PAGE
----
"Stupefied" / Robyn Hitchcock
Listening to Robyn Hitchcock is a pretty fair way to feel high without have to smoke or snort anything. There's always something deliciously off-kilter about his music, from the Rimbaud-like imagist lyrics to the tripping syncopations to the crunchy snarls of dissonance. It never fails to give me a kick.
With most artists, I listen to a new album hunting for themes, biographical tidbits, a new musical direction. None of those criteria matter with a new Robyn Hitchcock album. Is Love From London any more "about" London than any of his previous albums? No. It's not particularly about London at all, apart from one song -- "Strawberries Dress" (Robyn Hitchcock writes a lot about strawberries) -- that begins by mentioning the Telecom Tower. The lyrics are more stream-of-consciousness than self-expression, and the sound -- as always -- can only be described as the idiosyncratic Robyn Hitchcock sound, a freeform blend of folk and rock and jazz full of insidious melody.
Here's track three, "Stupefied." As you listen, tell me -- whom does it remind you of?
I've always known that Robyn Hitchcock was a huge John Lennon fan, but I never thought he sounded particularly like Lennon until this song. I'm thinking of the later Lennon, the post-Mind Games Lennon, after he rediscovered joy and melody. (I've always given Harry Nilsson credit for that.)
Maybe it's the piano accompaniment -- those plunky modulations -- or the light-fingered percussion skipping behind it. Then there's the chromatic melodies, the unresolved chords at the end of lines, and the way he sings just slightly against the beat.
But most of all, it's the lyrics, a series of absurdist koans that Lennon himself would have enjoyed. "Ain't no money on the ceiling / Ain't no ceiling on the floor," Robyn begins, suggesting a sense of dislocation that works perfectly with the next lines: "Got that terrifying feeling / You don't love me any more." I love how the verse's melody scrabbles around among a few close-together notes, conveying the boxed-in feeling of this beleaguered guy.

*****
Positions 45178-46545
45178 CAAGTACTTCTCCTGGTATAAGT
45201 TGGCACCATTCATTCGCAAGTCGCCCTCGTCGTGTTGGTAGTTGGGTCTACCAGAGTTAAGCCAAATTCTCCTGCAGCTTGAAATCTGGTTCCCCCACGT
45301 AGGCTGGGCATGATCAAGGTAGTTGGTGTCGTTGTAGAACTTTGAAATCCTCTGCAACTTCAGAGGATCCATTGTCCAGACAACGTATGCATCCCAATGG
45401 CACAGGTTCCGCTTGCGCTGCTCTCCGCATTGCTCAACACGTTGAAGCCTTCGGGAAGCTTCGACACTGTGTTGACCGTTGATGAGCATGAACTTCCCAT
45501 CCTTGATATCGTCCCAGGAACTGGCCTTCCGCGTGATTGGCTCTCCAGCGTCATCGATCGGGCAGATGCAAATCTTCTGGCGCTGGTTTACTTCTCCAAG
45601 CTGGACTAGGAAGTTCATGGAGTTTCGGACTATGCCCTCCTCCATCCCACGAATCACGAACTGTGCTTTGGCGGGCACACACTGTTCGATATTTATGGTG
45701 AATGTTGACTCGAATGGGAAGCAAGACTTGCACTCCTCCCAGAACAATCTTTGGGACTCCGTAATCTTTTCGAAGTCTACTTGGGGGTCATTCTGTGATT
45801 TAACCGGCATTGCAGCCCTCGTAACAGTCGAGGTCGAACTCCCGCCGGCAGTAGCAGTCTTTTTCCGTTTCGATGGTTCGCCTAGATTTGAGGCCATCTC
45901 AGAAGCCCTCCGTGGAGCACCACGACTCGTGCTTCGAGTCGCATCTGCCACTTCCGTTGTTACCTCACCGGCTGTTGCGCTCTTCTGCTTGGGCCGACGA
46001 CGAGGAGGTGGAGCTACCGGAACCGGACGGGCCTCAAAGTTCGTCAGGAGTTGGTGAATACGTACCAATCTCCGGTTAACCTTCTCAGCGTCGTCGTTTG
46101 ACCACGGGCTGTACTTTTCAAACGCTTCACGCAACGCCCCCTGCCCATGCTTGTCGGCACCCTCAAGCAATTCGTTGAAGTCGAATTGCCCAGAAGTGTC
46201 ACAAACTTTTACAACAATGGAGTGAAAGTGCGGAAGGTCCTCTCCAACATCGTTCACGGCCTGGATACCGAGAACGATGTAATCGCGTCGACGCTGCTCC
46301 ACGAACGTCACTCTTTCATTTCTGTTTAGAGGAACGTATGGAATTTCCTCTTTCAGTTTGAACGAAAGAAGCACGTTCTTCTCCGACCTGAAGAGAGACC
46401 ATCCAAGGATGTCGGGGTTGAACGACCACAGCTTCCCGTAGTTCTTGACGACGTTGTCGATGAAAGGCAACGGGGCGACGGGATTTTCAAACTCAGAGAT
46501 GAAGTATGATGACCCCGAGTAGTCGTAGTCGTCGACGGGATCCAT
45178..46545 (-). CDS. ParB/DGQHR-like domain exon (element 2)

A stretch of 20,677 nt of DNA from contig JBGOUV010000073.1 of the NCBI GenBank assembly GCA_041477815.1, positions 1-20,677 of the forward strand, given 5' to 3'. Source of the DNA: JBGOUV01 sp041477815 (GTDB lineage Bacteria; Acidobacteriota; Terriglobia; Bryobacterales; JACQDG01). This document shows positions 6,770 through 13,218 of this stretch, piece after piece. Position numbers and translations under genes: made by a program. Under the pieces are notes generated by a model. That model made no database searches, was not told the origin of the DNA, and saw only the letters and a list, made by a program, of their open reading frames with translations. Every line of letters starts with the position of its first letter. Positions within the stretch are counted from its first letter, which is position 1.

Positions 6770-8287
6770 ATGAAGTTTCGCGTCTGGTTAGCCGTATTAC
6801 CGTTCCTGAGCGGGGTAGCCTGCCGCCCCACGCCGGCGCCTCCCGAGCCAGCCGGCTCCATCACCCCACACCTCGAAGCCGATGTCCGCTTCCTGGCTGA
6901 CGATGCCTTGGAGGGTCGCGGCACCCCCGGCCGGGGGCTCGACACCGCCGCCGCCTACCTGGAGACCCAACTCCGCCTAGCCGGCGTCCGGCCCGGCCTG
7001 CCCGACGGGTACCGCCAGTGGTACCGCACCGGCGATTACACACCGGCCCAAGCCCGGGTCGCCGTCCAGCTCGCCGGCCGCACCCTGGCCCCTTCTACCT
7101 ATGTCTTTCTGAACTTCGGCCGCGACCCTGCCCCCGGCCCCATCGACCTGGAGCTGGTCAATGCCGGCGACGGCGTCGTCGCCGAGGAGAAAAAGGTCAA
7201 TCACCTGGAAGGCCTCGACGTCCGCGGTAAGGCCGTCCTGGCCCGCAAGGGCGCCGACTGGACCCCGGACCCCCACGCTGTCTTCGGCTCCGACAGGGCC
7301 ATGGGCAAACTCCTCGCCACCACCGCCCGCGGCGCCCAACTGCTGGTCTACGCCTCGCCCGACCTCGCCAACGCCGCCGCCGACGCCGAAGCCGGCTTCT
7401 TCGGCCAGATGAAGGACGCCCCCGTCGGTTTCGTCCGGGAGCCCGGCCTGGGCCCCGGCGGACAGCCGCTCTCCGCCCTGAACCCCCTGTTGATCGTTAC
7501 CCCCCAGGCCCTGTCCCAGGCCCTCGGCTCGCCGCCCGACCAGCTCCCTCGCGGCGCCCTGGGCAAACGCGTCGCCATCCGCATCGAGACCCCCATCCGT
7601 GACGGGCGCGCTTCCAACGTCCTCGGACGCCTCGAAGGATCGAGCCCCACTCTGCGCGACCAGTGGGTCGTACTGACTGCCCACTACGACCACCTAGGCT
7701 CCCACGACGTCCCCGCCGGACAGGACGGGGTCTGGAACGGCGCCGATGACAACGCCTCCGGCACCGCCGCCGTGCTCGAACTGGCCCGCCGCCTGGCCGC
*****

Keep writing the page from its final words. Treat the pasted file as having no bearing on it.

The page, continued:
In the next verse, desperate for some comfort, he ruefully informs us, "Ain't no whisky in the Talbot," which according to Wikipedia probably means a rare brand of automobile, though it could also be a lunar crater or an obscure type of railway wagon (Robyn Hitchcock also loves trains). "Ain't no sugar in your tea," he adds, as if shaking his head morosely along with that loungy beat. "There's an answer to it all but / You're still mystifying me." Well, that makes two of us.
Perhaps the answer lies in the refrain, as he soars up into a Lennon-like nasal falsetto: "You wanna get [off beat] hi-ii-iigh." Letting loose with that sustained high note really feels like escape, doesn't it? First time around, he continues, "But you don't know just why"; by the third refrain, he tells us, "and by now you know why." So it's the second refrain that's the heart of the song:
You wanna get high,
It's in the blood supply
And time'll go by
Like a neuron in the sky
Don't you know just what this feels like?
Verse three is my personal favorite. "Ain't no honey back in Norway / Ain't no kroner in your pants / Must have blown it in the doorway / On those sugar-coated ants." Maybe these are lazy, opportunistic rhymes, but I prefer to see them as evocative word associations -- the honey with the sugar, the Norway with the kroner, and of course ants, another of Hitchcock's insect fascinations. You've gotta love the way his voice swoops on "pants," which is of course inherently one of the funniest words there is.
All I know is, by the end of the song I'm feeling a little stupefied myself -- but in a good way.